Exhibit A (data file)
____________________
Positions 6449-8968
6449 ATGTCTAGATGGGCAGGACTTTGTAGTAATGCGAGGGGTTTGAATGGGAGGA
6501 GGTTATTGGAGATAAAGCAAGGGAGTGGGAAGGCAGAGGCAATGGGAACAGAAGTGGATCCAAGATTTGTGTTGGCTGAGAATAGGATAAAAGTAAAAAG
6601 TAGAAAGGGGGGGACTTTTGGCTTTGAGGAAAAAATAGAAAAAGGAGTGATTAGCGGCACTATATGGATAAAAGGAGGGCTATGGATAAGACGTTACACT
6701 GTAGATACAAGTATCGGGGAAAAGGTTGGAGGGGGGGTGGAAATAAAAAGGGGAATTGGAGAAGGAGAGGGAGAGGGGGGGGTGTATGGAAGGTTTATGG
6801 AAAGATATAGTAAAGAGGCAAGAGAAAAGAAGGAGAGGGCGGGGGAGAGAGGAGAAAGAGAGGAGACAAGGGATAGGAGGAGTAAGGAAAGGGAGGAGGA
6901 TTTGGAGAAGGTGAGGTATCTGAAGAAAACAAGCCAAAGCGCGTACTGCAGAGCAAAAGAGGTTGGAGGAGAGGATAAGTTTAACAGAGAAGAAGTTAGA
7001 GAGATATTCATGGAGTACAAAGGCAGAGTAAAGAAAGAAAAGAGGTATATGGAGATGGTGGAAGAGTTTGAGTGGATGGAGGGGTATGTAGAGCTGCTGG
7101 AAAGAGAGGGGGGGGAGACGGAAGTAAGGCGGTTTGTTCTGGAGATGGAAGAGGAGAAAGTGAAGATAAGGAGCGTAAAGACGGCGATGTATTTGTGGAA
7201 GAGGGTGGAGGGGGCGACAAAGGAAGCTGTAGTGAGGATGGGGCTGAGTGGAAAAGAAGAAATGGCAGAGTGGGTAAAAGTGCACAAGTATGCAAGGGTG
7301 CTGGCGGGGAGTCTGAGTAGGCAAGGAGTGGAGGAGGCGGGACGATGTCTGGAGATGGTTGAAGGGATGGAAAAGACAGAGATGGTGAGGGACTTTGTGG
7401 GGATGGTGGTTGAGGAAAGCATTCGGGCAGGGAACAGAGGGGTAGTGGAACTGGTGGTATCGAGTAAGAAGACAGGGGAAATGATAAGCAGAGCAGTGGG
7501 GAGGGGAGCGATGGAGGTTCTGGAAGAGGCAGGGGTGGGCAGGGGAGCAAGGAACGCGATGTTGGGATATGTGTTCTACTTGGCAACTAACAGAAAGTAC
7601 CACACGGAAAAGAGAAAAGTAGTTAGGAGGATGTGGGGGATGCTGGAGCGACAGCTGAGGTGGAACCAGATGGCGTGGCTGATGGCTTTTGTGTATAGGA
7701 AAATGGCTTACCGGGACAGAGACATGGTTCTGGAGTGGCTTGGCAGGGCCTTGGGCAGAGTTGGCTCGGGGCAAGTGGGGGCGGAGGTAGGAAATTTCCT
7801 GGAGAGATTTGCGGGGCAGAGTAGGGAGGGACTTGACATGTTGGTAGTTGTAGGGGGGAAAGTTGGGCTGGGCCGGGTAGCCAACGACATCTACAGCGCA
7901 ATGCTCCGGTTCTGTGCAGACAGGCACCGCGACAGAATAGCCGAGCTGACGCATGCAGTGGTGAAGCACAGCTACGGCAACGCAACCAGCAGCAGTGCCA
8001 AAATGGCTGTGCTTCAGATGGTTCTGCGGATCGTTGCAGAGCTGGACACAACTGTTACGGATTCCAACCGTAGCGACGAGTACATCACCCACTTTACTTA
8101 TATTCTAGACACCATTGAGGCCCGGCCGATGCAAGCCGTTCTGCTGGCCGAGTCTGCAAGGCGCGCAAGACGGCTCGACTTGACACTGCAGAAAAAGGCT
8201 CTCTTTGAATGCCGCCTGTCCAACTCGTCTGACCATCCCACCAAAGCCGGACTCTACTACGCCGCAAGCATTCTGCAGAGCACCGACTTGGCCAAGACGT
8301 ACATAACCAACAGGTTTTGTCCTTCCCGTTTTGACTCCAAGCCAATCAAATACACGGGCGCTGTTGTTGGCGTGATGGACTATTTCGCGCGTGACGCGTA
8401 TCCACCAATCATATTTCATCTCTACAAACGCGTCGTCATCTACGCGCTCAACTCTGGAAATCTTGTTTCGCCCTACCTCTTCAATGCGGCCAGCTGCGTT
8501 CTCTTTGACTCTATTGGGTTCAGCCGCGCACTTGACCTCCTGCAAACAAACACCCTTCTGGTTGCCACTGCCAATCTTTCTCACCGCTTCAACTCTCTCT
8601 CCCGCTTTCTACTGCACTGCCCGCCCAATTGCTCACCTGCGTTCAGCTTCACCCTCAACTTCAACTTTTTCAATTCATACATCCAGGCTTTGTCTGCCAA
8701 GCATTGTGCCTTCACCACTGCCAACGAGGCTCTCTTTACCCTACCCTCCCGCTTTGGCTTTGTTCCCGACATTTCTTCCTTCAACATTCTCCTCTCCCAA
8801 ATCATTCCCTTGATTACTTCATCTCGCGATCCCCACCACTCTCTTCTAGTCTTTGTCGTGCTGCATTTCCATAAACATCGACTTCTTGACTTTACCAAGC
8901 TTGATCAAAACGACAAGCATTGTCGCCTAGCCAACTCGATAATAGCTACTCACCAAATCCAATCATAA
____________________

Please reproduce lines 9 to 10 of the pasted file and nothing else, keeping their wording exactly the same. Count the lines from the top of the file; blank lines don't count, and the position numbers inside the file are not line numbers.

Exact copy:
7101 AAAGAGAGGGGGGGGAGACGGAAGTAAGGCGGTTTGTTCTGGAGATGGAAGAGGAGAAAGTGAAGATAAGGAGCGTAAAGACGGCGATGTATTTGTGGAA
7201 GAGGGTGGAGGGGGCGACAAAGGAAGCTGTAGTGAGGATGGGGCTGAGTGGAAAAGAAGAAATGGCAGAGTGGGTAAAAGTGCACAAGTATGCAAGGGTG